15th July 2010
Boris Johnson is at the centre of a riddle surrounding the paternity of a wealthy socialite's baby daughter.
Helen Macintyre, 36, split from her long-term partner shortly after the baby was born last November when he discovered through a DNA test that he was not the father.
On the birth certificate she declined to identify the man who had fathered the child.

Fatherless Child: Birth certificate with no Father's name
Picture: ?Cuckoo bird Mayor of London Boris Johnson
Paternity riddle: Boris Johnson and art consultant Helen Macintyre have both refused to comment on their alleged 'friendship' or whether the London Mayor is the father of Ms Macintyre's daughter Stephanie
The mystery deepened yesterday when a source close to the London Mayor said: 'Is Boris the father of this child? It's quite likely he hasn't the faintest idea.'
Both Miss Macintyre, an art consultant, and Mr Johnson declined to comment on their 'friendship', which was brought into the public domain in a front page article in the Daily Mirror.
Picture: Mother and Child (Husband divorced after verifying by DNA testing that he was not the biological father of the child)
Miss Macintyre had spent significant amounts of time with the Mayor before the pregnancy, leading to tensions in her long-term relationship with Pierre Rolin, with whom she shared a £5million house in Belgravia, central London.
The 36-year-old first met Mr Johnson when she was a student and he was a journalist. Their friendship was rekindled when he became Mayor and he invited her to be an unpaid fundraising adviser to the Olympics.
The closeness between them, which included regular dinners and phone calls, had already troubled Mr Rolin, 47, although he had made a donation to the Olympics arts project Miss Macintyre was involved in.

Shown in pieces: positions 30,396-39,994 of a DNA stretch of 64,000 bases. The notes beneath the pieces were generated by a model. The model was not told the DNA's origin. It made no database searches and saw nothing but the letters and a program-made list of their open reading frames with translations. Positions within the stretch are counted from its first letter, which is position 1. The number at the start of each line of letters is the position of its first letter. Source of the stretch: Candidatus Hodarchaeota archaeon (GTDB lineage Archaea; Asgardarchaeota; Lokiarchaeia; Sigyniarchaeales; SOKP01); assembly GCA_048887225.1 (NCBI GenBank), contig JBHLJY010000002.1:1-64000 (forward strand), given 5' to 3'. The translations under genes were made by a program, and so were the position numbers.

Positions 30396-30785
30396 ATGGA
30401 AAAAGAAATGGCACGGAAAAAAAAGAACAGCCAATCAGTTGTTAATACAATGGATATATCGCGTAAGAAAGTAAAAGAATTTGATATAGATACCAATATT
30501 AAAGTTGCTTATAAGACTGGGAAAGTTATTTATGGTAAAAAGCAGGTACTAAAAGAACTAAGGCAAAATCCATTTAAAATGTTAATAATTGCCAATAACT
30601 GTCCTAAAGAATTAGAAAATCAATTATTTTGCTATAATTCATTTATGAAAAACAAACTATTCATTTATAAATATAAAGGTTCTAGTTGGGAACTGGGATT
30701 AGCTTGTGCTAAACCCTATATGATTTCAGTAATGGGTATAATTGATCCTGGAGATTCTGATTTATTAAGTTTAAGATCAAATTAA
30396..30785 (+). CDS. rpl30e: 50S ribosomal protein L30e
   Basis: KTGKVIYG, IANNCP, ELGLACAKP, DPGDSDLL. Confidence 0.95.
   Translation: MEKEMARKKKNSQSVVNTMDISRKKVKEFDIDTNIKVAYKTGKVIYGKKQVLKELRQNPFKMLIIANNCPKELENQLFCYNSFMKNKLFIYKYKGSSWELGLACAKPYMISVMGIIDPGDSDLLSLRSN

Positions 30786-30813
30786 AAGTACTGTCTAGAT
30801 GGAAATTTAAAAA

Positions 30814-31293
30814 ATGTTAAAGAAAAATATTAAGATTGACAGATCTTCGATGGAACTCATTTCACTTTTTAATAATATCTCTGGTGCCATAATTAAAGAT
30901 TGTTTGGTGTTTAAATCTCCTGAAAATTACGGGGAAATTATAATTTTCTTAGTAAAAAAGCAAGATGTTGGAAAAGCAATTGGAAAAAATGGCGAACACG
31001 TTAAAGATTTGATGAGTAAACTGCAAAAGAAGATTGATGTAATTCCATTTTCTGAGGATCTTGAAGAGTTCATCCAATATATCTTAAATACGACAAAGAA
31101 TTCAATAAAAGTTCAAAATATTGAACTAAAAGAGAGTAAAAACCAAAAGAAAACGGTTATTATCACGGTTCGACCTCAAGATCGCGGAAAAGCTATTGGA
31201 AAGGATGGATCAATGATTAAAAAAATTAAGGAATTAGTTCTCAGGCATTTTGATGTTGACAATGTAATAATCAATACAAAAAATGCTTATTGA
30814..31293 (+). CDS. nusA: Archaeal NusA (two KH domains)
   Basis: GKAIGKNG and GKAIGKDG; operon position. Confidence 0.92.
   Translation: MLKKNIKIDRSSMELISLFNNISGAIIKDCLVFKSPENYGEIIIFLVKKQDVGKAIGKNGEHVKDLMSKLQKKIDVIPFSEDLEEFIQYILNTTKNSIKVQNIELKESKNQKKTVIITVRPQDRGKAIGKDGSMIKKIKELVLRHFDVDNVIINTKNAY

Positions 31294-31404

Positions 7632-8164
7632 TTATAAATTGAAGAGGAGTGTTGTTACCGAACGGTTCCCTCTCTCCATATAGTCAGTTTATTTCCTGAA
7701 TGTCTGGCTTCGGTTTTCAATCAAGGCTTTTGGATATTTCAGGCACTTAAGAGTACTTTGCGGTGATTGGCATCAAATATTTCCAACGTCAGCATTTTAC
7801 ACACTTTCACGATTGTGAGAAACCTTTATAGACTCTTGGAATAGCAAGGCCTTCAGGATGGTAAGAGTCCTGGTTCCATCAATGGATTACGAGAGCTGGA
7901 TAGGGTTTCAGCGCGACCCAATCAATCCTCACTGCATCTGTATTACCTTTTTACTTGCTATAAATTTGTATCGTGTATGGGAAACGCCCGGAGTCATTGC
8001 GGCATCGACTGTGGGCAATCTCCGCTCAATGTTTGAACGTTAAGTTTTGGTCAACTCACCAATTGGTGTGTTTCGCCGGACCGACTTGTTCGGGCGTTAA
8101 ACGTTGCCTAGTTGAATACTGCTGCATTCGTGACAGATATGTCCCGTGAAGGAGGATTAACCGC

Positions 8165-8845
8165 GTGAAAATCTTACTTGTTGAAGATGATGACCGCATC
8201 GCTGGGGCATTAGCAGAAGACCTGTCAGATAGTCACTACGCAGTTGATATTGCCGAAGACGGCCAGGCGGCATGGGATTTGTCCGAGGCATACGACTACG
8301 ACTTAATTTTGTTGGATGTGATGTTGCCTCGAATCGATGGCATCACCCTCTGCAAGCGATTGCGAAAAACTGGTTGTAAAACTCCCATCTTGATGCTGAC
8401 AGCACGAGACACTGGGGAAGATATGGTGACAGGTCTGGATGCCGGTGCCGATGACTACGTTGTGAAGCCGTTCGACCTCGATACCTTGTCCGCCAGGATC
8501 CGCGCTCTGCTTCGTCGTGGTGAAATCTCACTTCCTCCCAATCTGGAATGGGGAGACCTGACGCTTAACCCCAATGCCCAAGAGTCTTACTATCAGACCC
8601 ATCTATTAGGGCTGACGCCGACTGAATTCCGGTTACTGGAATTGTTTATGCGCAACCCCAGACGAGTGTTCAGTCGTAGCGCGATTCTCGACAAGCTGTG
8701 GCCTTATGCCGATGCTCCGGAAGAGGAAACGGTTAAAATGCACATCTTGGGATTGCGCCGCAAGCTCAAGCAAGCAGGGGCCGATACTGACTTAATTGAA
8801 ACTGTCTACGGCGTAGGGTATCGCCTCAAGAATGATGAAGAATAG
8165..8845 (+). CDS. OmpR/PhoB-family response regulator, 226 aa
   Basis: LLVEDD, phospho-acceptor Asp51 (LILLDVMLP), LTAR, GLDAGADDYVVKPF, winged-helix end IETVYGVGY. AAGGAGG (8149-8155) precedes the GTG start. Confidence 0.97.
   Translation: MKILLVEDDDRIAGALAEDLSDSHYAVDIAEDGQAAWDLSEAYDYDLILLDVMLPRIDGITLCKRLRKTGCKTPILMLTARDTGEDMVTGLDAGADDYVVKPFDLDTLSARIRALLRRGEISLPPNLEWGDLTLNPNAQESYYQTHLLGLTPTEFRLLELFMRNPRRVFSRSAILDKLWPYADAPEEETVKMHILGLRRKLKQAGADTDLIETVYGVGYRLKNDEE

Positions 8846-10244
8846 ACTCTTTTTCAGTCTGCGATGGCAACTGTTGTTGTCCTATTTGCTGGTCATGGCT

Second marriage: Boris Johnson with his wife Marina in London's Trafalgar Square
Miss Macintyre became pregnant early last year, and gave birth to daughter Stephanie in November.
Friends of Mr Rolin, a financier, said that when the girl was born her appearance shocked him and led to jokes that 'she looked a lot more like Boris'.
He took a paternity test and discovered that he was not the father, prompting the couple to split. Miss Macintyre is now living with William Cash, the son of a senior Conservative MP.
There were claims last night that Mr Johnson, a twice-married father-of-four, had also taken a DNA test.
A source close to Boris said: 'I find it very hard to imagine that any bloke would volunteer for a paternity test unless marched to it at gunpoint.'
Mr Rolin, 47, said: 'Sadly, I am not the biological father of Helen Macintyre's daughter. I separated from Helen in November, am just getting on with my life, and have no further comment to make.'
But a friend of Mr Rolin said: 'The gossip among Pierre's friends was that this child, when newborn, had shocking wild red hair and bright blue eyes - and we were all saying she looked a lot more like Boris than Pierre, who is a French-Canadian with dark hair.
'And the appearance of the baby came on top of a lot of calls between Helen and Boris, and her acting as an art adviser to him. So soon after the baby was born they split up.
'It was some time later, just to be sure beyond doubt, that Pierre had a paternity test - and proved he was not the father of Stephanie.'
And a friend of Miss Macintyre said she had initially believed her unborn child was Mr Rolin's - but had already told him that she had enjoyed a fling with Mr Johnson.
Only when the child was born did Miss Macintyre join everyone in surprise at the little girl's appearance, saying: 'There is no red hair in my family, or Pierre's.'
Miss Macintyre is a history of art graduate from Edinburgh University, who went on to work first as an art dealer before establishing her own firm, Macintyre Art Advisory, in 2007, advising rich individuals and businesses on buying art.
She began her relationship with Mr Rolin, a property investment specialist, close to the end of 2006.
A divorced father-of-two, he showered her with gifts including a Mini Cooper with personalised plates, Cartier jewellery, and trips to St Tropez.
She rekindled her friendship with Mr Johnson in January 2009 and had a series of dinners.
She also bumped into the Mayor, when Mr Rolin was also present, at an economic conference in Switzerland the next month, where they are understood to have had drinks as a group.
The Mayor is said to have had a hotel suite next to theirs.